The Pandemic and the Environment

Image Credit: business west.co.uk

In the last 6 blog posts in the ‘purpose quest series’, we explored how the pandemic impacted six important pillars for purposeful living; spiritual, mental, emotional, relational, health and money. Let’s explore the seventh pillar, the ecological aspect in this blog post. As in the past six blog posts let me attempt to describe my personal experience during the pandemic. 

With lockdowns being imposed, offices closed, and people starting to work from home vehicles movement reduced drastically. With airports restricting flights there were less flights in the sky. With demand for non-essential products reducing factories were operating at lower capacity reducing environmental damage. All this made the air cleaner, water cleaner, skies bluer and grass greener.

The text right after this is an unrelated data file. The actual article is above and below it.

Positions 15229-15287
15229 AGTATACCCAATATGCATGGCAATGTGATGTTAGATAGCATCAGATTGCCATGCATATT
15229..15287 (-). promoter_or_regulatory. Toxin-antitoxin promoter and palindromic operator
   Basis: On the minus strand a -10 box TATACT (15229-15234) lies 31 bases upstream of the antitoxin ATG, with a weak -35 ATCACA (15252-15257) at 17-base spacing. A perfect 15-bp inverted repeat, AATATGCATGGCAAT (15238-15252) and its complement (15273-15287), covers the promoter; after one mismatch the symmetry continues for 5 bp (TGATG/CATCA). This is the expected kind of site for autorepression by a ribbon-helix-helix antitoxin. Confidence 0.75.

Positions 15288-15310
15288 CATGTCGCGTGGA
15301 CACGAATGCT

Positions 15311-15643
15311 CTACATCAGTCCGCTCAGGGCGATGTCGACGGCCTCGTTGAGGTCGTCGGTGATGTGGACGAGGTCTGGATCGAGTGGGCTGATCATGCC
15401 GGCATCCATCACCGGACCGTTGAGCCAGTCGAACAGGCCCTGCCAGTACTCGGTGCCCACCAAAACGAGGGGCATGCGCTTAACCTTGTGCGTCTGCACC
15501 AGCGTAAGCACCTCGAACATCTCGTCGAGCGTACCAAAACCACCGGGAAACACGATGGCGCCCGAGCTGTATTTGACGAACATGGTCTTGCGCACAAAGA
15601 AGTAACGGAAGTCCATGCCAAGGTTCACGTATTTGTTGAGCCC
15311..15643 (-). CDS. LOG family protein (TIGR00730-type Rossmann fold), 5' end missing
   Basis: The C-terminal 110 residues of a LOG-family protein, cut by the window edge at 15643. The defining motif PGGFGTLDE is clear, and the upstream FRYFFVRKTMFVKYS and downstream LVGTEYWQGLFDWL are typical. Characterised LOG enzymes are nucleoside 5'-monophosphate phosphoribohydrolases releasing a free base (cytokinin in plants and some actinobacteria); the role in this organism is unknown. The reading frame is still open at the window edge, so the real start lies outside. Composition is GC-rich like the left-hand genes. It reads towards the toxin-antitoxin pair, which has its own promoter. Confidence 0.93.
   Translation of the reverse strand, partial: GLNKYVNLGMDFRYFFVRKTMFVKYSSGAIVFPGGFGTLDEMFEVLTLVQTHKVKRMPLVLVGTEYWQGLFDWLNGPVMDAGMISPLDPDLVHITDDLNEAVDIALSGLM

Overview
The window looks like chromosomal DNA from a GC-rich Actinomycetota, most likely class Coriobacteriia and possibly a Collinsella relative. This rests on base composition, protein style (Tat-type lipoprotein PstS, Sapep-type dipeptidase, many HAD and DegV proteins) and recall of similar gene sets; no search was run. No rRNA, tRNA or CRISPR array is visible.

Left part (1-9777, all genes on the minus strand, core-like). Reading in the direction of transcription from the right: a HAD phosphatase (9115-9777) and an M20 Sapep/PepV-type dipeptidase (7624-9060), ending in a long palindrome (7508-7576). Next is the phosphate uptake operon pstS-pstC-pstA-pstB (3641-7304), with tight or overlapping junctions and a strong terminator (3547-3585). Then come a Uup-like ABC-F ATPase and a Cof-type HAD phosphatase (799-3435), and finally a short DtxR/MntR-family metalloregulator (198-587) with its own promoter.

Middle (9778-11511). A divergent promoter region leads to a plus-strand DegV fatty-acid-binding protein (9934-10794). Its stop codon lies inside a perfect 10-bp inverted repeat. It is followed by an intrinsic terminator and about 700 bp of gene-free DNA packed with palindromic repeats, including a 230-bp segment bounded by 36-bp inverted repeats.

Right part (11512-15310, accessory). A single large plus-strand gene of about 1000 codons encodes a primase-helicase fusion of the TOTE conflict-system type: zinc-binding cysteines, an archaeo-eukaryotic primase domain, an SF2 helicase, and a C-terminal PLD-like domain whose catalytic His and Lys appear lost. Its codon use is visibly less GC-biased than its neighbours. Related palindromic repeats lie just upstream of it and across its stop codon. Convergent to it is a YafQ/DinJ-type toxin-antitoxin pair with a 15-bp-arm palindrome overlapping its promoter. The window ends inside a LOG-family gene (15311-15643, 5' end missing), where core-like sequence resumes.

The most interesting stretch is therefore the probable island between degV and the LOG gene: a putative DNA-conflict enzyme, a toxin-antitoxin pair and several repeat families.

Unlike in the earlier six aspects, there was not much for me to do, the earth was healing itself. I had to only participate by using the freshness for my well being and helping others to use this Knowladge to make sensei of the positive aspects of the pandemic. Therefore I used the webinars I was conducting and conversations I was having with people to show these benefits and to use this opportunity to adjust lifestyles, so that even after the pandemic, we live in a manner that is beneficial to the environment.

With life coming back to normal in Sri Lanka, I am concerned to see that the amount vehicles on the road have gone back to pre-pandemic levels. Our airways are still clean as the flights are still restricted, but with the envisaged opening up of the skies end of this month, the air pollution levels are likely to start increasing again. Work from home is getting lesser, and in person activities are increasing. I am attempting to keep at least half of my learning experience delivered online even when things are back to normal. I need the other half to interact with people as we cant be totally devoid of human interactions to help them in their learning, growth and transformation.